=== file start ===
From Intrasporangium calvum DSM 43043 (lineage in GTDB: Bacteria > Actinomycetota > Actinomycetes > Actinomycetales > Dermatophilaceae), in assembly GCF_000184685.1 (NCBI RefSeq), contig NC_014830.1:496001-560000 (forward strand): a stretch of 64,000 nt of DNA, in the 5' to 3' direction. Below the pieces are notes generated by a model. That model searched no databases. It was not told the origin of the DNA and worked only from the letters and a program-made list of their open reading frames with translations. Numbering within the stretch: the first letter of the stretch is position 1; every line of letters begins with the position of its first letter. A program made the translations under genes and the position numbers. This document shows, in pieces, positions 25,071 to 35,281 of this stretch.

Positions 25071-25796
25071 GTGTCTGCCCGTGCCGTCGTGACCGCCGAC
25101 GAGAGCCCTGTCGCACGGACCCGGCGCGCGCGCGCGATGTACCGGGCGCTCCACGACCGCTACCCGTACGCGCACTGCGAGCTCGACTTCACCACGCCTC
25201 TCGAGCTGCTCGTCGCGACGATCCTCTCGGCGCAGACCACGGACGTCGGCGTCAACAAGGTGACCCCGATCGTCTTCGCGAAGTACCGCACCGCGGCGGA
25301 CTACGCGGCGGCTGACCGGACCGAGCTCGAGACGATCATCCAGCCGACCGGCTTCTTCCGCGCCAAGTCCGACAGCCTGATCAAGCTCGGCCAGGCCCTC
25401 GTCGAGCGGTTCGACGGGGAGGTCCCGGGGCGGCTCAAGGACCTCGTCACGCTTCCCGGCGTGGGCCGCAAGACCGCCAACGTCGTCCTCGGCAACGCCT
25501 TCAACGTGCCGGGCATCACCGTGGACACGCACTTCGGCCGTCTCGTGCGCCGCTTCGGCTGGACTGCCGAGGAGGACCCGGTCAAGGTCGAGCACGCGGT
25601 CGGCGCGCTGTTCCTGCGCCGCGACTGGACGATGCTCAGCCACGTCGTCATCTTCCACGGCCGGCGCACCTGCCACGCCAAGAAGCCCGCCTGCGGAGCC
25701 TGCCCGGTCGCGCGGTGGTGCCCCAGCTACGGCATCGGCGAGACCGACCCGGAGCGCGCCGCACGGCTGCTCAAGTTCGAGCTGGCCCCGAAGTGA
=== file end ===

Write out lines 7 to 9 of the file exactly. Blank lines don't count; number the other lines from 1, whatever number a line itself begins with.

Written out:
25401 GTCGAGCGGTTCGACGGGGAGGTCCCGGGGCGGCTCAAGGACCTCGTCACGCTTCCCGGCGTGGGCCGCAAGACCGCCAACGTCGTCCTCGGCAACGCCT
25501 TCAACGTGCCGGGCATCACCGTGGACACGCACTTCGGCCGTCTCGTGCGCCGCTTCGGCTGGACTGCCGAGGAGGACCCGGTCAAGGTCGAGCACGCGGT
25601 CGGCGCGCTGTTCCTGCGCCGCGACTGGACGATGCTCAGCCACGTCGTCATCTTCCACGGCCGGCGCACCTGCCACGCCAAGAAGCCCGCCTGCGGAGCC